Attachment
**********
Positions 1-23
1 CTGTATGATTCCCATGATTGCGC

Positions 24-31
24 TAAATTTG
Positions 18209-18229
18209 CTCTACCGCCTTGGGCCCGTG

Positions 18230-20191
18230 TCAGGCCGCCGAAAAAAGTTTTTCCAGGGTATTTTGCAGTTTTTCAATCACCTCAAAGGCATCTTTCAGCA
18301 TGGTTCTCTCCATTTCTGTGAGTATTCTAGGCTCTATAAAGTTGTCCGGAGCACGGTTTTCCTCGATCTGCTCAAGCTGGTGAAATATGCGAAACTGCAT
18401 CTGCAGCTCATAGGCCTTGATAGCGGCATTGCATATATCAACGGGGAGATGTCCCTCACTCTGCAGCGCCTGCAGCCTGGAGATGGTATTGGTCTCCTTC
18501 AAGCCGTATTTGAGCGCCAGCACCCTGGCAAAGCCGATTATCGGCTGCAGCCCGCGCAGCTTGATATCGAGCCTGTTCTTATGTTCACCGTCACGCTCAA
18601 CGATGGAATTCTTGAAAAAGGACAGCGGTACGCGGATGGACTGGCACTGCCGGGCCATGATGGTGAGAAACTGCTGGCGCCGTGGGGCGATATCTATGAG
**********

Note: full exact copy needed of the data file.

Positions 1-23
1 CTGTATGATTCCCATGATTGCGC

Positions 24-31
24 TAAATTTG
Positions 18209-18229
18209 CTCTACCGCCTTGGGCCCGTG

Positions 18230-20191
18230 TCAGGCCGCCGAAAAAAGTTTTTCCAGGGTATTTTGCAGTTTTTCAATCACCTCAAAGGCATCTTTCAGCA
18301 TGGTTCTCTCCATTTCTGTGAGTATTCTAGGCTCTATAAAGTTGTCCGGAGCACGGTTTTCCTCGATCTGCTCAAGCTGGTGAAATATGCGAAACTGCAT
18401 CTGCAGCTCATAGGCCTTGATAGCGGCATTGCATATATCAACGGGGAGATGTCCCTCACTCTGCAGCGCCTGCAGCCTGGAGATGGTATTGGTCTCCTTC
18501 AAGCCGTATTTGAGCGCCAGCACCCTGGCAAAGCCGATTATCGGCTGCAGCCCGCGCAGCTTGATATCGAGCCTGTTCTTATGTTCACCGTCACGCTCAA
18601 CGATGGAATTCTTGAAAAAGGACAGCGGTACGCGGATGGACTGGCACTGCCGGGCCATGATGGTGAGAAACTGCTGGCGCCGTGGGGCGATATCTATGAG